Is Seeing Believing? Resources for Teaching About the Manipulation of Photographic Images

©2006 Frank Baker

Civil War Stalin Magazines



“The assumption a lot of people make is, well, pictures don’t lie — you can believe what you see,” said Santiago Lyon, director of photography for the Associated Press. “But of course pictures can lie, and they do lie, and they’ve been manipulated for a long time.” (Source)

 “Any media that employ digitally doctored photographs will have a stronger  effect than merely influencing our opinion — by tampering with our malleable memory, they may ultimately change the way we recall history,”  University of Padua researcher Dario Sacchi– upon release of a study on how people’s recollection of historical events is affected by digitally altered news images.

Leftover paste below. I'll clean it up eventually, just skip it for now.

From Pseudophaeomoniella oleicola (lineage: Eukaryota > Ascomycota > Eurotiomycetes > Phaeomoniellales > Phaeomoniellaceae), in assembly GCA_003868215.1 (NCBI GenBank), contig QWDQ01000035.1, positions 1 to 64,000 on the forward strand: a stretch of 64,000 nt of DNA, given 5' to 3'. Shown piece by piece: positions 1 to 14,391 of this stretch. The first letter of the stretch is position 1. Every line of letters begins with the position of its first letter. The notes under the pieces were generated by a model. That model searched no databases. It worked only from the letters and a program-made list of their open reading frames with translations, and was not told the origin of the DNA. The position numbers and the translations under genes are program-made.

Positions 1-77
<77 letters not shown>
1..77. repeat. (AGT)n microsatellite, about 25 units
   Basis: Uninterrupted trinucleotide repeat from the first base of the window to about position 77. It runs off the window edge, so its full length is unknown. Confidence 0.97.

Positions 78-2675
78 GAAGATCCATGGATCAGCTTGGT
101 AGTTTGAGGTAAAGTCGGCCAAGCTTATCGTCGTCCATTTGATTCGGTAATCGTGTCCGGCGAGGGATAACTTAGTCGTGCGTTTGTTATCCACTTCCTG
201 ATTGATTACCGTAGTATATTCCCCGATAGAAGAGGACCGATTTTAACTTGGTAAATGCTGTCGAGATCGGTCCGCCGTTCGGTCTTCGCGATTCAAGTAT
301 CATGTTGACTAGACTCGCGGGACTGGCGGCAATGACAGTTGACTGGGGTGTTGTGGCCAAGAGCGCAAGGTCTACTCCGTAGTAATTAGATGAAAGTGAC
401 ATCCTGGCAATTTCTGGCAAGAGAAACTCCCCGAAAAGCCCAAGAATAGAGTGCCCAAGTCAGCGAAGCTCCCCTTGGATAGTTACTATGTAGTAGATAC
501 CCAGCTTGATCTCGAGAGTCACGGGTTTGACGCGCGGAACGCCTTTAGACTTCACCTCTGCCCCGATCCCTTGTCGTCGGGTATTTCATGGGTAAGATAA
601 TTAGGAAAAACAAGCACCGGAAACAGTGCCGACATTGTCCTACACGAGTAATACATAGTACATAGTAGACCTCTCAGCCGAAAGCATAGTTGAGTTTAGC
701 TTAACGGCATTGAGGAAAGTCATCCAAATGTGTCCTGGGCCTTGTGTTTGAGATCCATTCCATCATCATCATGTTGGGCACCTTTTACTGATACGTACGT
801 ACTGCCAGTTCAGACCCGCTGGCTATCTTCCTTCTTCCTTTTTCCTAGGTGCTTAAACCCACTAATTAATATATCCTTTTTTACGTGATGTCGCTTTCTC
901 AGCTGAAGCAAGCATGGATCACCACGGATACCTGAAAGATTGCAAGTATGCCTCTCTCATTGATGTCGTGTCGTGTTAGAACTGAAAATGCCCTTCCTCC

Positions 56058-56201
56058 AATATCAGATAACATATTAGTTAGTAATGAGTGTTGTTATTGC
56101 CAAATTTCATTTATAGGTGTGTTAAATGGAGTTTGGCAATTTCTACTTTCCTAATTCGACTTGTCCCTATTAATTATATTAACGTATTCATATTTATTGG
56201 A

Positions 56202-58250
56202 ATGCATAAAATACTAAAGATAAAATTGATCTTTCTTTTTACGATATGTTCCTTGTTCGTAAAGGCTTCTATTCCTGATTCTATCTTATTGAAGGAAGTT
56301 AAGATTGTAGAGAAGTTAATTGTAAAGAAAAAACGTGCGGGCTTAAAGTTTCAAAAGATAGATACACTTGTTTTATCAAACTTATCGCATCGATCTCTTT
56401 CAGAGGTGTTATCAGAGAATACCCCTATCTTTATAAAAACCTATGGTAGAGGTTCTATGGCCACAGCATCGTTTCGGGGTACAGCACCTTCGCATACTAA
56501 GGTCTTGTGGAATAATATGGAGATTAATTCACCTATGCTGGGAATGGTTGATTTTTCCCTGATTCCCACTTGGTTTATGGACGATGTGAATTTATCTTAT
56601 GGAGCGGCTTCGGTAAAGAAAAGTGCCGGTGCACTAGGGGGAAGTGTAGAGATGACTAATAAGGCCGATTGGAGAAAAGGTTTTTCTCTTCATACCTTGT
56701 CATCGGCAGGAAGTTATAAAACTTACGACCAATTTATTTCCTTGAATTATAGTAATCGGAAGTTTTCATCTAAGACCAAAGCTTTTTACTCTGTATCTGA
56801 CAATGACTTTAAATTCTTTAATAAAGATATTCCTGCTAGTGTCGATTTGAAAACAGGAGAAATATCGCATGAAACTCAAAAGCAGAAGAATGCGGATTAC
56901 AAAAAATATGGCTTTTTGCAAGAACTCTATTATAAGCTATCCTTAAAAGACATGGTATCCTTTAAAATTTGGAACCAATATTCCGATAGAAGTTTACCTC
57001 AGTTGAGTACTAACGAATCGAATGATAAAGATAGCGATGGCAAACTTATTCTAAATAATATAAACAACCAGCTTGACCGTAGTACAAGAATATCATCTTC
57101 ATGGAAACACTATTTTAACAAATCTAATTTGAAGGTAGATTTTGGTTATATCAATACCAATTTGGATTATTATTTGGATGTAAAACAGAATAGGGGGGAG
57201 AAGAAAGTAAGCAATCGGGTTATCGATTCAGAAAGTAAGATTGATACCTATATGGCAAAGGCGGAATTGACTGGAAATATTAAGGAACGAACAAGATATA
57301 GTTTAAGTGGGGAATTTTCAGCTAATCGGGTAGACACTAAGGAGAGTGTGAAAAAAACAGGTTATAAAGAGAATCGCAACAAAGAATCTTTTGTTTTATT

Note to educators: “Is Seeing Believing?” is the title of a curriculum I discovered at the Newseum, a museum of news in Washington DC.

It deals with the manipulation of photographic images in news, history, and culture. I became fascinated by this topic, so I devoted this web site to it.

Throughout history the photograph has been manipulated for various purposes. It is important for students to understand those purposes and to learn how to question images they find in media and on the Internet.

Here you will find a number of contemporary examples of the “digital manipulation of images” as well as links to articles about the ethics and the issue.

A good starting point for students might be the handout “Key Questions,” which helps them use critical thinking skills as they analyze the images.

Let me know what you think of this resource.

NOTE: Special thanks to Theresa Redmond, Visual Arts educator (Peoples Academy Middle Level in Morrisville VT) for sharing her Webquest and Powerpoint on this topic.

Current recommended articles/resources:

Take the Fake or Photo Challenge

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